A Spokane woman who shaved her head as a show of solidarity for her sister who has cancer quit her job at Northern Quest Resort and Casino after she was made to feel embarrassed for shaving her head.
Friends and family members who shave their heads in support of cancer patients undergoing chemotherapy are sometimes told to cover up because their look is offensive. In this case, Melanie Strandberg wouldn't stand for it, and her stand has sparked a firestorm of support from the worldwide cancer community.
Melanie's sister Marissa has cancer. First it was ovarian but now cancer has shown up in her sister's colon.
"She's amazing; she's the most amazing person I know," Strandberg said.
Marissa's chemotherapy treatment starts this Thursday, so, two weeks ago, to show her support for her sister, Strandberg shaved her head.
"It's great. It's very uplifting, believe it or not," she said.
But her world of hope and sisterly solidarity shattered when Strandberg said managers at the salon at Northern Quest, where she was a hair stylist, did not approve of her new look.
"It was reiterated to me that I could be offensive and then I was told that 'How are you supposed to market hair if you don't have any?'"
Strandberg said she went up the chain of command to complain, but didn't get the response or support she wanted so she resigned. Her story hit the Internet and a TV network morning show and brought more support than she could have imagined, with messages pouring in from Facebook.
"I support what you did and standing up for what is right. Thank you for all your courage," Strandberg said, reading from a message she received on her phone.
"You may not remember me but you did my first haircut and color after my chemotherapy and radiation treatments."
"Keep going strong, you're making a huge difference."
In their response to the incident, Northern Quest said in part, "We are very concerned about Melanie's reported experience. It is inconsistent with our values, culture and past practices and it's unacceptable. Right now we're conducting a thorough internal review to determine the facts."
"I just wish it didn't happen. I wish it wouldn't have happened in the first place," Strandberg said.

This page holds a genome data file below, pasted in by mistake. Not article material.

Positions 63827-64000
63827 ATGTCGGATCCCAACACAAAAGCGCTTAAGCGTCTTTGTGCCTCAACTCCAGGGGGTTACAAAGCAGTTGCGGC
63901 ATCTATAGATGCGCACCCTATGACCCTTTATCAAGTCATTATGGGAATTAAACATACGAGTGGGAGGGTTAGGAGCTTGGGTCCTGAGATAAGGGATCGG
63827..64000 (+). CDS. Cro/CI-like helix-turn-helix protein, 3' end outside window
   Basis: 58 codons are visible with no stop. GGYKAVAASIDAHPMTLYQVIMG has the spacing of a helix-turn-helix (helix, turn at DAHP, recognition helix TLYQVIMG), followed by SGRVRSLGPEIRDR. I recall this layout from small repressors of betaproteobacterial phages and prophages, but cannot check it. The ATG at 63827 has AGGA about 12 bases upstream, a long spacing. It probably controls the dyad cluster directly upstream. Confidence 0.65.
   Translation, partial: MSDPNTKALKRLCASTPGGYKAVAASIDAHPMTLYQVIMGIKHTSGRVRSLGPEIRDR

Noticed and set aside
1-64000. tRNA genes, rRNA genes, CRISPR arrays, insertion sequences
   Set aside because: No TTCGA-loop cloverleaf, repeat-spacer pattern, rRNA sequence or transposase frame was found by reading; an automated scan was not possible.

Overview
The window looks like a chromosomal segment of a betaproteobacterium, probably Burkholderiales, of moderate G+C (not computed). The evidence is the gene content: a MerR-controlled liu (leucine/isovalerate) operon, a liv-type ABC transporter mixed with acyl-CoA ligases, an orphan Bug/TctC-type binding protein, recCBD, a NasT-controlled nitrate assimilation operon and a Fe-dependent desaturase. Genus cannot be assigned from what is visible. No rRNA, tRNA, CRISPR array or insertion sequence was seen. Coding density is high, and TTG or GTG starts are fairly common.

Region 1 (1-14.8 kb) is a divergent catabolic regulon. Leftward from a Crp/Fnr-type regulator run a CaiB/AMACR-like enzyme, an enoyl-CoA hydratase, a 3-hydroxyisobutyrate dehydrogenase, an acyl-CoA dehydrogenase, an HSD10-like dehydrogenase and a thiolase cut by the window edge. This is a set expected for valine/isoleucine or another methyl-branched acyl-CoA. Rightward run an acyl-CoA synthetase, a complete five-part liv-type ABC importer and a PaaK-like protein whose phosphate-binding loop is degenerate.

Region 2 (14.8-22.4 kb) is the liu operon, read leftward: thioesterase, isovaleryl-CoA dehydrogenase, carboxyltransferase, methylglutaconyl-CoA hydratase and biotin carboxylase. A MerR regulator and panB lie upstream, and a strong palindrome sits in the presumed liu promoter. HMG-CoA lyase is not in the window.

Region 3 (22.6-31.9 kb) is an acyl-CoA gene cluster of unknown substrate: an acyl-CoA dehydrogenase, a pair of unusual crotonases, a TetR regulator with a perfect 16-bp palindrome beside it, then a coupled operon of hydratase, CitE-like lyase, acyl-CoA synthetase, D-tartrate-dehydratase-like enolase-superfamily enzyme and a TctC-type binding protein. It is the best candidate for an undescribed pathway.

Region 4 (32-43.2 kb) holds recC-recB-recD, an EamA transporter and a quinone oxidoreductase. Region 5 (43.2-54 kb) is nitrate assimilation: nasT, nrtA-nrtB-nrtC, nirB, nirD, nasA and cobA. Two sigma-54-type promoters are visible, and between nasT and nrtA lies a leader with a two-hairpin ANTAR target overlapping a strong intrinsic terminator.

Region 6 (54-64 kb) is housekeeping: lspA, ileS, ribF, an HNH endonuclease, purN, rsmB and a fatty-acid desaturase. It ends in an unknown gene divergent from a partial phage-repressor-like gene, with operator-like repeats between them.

For now, she'll focus on what shaving her head was about in the first place -- her sister.
"I want her to be healthy. I mean I don't want her to be sick anymore," she said.
Marissa now has her sister, and a worldwide army of supporters, supporting her in her fight against cancer.
"A long time ago somebody told me, 'You know hair is just a frame for your face.' It's not about what we look like, it's about who we are on the inside," she said.
As for her employment status, Strandberg's story has gotten her job offers at salons around Spokane and she's happy to say that she'll be accepting a position at a different salon soon.
Northern Quest Resort and Casino's statement:
Late in the day on Thursday, June 13, one of our employees, Melanie Strandberg, resigned via text message, saying that she was asked to wear a wig after shaving her head in support of her sister, who has cancer.
We are very concerned about Melanie's reported experience. It is inconsistent with our values, culture and past practices and it’s unacceptable. Right now we’re conducting a thorough internal review to determine the facts. We would welcome the opportunity to talk with Melanie directly and have made that offer repeatedly.
To be clear, Northern Quest does not have a policy that prohibits team members from shaving their heads. And there is NO policy that requires someone with a shaved head to wear a wig. Over the years we have had other team members who have undergone treatment for cancer and others who have shaved their heads in support of family or friends.
Melanie’s job is still here for her. We recognize this is an emotional and stressful situation for her and her family. We hope she will choose to stay on as a member of the Northern Quest team.